by Neal Lemery (1/17/2021)
If you are concerned about kids in your neighborhood, or you worry about your community, or the future welfare of the country, then Tightrope: Americans Reaching for Hope, by Nicholas Kristof and Sheryl WuDunn, is a must-read book for these challenging times.
A sobering and emotional (and very well written) read, Tightrope tells the stories of Kristof’s classmates and neighbors in rural Oregon, and stories of impoverished Americans across the country, in today’s world, which the authors call “America’s social Great Depression”. The stories are the stories of the people most at risk in our society. They can be, as Kristof points out, the kids you rode the school bus with, the decent people who are still your mom’s neighbors.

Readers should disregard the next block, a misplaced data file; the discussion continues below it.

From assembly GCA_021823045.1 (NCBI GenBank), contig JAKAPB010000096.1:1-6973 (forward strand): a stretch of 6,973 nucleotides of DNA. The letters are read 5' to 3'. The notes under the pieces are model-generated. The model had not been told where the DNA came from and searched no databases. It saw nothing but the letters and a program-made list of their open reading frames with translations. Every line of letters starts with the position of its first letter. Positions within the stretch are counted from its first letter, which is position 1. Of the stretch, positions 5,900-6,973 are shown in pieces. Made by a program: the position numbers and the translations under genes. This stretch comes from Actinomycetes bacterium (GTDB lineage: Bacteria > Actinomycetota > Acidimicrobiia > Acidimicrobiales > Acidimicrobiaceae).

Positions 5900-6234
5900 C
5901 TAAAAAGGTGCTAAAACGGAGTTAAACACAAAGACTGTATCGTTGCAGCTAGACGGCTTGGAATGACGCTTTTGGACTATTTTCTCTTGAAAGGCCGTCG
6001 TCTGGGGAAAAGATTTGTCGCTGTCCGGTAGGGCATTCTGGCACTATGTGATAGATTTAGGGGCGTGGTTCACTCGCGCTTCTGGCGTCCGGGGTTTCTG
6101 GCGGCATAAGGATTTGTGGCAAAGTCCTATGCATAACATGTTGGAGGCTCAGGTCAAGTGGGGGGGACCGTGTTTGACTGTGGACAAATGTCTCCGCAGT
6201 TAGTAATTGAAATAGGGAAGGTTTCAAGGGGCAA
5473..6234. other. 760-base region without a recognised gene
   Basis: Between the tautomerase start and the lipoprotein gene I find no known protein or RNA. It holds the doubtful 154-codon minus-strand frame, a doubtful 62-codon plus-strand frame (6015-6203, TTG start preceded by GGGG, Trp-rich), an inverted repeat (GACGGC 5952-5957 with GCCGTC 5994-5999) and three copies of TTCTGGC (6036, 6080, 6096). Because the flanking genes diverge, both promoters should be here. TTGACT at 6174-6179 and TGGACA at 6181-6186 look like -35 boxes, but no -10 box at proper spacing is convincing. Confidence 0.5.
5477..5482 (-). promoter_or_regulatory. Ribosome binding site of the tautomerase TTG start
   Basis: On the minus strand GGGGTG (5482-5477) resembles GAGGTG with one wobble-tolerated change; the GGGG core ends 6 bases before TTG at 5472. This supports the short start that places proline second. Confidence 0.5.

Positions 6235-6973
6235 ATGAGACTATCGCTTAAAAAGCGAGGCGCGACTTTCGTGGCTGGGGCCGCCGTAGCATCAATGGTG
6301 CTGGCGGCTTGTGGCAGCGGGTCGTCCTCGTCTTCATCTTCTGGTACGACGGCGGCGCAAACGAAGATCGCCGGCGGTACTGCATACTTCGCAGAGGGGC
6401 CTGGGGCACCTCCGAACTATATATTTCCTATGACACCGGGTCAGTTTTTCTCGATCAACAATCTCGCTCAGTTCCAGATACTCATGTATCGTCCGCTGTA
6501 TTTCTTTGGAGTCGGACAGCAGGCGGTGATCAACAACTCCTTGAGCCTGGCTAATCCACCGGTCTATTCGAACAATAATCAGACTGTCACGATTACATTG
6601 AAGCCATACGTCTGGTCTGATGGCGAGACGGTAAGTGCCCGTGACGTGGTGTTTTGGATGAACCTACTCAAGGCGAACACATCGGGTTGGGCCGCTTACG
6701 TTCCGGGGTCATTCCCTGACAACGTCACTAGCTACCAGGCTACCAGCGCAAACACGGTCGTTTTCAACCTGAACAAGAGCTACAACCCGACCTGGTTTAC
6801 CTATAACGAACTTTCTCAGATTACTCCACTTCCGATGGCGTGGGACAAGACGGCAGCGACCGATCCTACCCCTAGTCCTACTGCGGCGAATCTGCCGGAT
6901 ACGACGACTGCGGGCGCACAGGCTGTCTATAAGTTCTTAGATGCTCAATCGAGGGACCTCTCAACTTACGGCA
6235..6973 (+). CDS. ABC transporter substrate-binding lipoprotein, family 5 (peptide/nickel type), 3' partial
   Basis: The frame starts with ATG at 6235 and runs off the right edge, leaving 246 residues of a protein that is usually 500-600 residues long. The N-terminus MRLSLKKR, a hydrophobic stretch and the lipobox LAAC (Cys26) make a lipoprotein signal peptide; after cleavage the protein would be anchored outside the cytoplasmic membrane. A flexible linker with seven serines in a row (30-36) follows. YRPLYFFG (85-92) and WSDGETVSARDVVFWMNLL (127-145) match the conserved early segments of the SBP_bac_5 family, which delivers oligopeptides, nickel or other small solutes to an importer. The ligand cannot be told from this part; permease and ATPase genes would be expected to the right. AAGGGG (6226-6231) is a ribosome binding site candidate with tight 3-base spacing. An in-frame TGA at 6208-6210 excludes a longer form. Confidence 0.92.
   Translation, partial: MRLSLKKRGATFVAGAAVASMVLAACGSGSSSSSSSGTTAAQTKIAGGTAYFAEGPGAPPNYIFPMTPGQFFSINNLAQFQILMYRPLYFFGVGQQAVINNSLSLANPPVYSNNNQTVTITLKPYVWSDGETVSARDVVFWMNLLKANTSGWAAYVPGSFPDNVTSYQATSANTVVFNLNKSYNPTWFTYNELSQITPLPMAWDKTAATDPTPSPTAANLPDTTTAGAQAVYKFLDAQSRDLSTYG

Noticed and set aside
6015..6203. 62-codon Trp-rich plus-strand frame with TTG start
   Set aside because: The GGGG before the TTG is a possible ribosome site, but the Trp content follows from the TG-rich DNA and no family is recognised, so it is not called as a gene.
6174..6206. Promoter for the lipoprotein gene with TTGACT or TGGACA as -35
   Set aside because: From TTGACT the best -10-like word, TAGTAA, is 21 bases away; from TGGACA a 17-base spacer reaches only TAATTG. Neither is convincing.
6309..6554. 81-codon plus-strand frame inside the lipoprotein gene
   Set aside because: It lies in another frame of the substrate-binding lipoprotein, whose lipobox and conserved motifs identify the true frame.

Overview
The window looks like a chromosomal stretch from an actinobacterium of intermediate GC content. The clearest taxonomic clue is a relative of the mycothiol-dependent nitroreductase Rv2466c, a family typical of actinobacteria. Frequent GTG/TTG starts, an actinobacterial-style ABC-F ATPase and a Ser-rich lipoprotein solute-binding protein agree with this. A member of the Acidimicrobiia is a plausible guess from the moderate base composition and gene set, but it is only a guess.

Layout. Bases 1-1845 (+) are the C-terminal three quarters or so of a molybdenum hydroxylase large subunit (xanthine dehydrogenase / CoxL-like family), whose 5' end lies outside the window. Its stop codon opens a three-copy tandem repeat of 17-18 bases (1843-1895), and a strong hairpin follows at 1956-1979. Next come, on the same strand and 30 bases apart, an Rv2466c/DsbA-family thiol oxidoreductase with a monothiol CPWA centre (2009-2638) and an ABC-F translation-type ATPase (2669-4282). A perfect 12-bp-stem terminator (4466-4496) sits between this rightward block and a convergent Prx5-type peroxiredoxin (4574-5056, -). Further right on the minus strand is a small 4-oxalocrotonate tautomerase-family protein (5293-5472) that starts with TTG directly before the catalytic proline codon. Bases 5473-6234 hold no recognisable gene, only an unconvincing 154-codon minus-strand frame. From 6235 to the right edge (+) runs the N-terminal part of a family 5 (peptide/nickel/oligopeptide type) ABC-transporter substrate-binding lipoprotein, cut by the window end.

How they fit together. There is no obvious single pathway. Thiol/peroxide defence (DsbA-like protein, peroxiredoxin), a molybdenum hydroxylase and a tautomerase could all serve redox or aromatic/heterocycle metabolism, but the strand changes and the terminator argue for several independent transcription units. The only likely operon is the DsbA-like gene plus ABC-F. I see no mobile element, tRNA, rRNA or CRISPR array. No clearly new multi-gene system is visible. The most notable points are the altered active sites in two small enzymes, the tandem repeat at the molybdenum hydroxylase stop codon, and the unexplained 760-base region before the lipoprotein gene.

“We need economic change, but also cultural change, and ours would be a richer nation if it were more infused with empathy, above all for children,” say Kristof and WuDunn. Kristof, a New York Times columnist, and his wife look deep and compassionately into the lives of good people, the heart and soul of this country, and tell their stories of struggle.
Their previous four books, and many of Kristof’s newspaper columns, have taken deep and hard looks at social issues in what we would call the Third World. Yet, this book compels us to look at the urgent issues we Americans face today; our many problems are Third World problems, or worse.
We need to “look at our society through the lens of moral grace,” is their heartfelt message.
The deep and bloody holes in our social fabric are revealed, along with tales of courage and determination, as well as hope.
This is a book of heartbreaking stories, but we hear about innovative solutions. “Solutions are difficult and imperfect, but the right programs make a big difference. “There is a path out of the inferno,” the authors write.
This book was often painful, and at the same time offers hope and resources. If you want to be a force for change, the book is both a wake-up call and a great resource.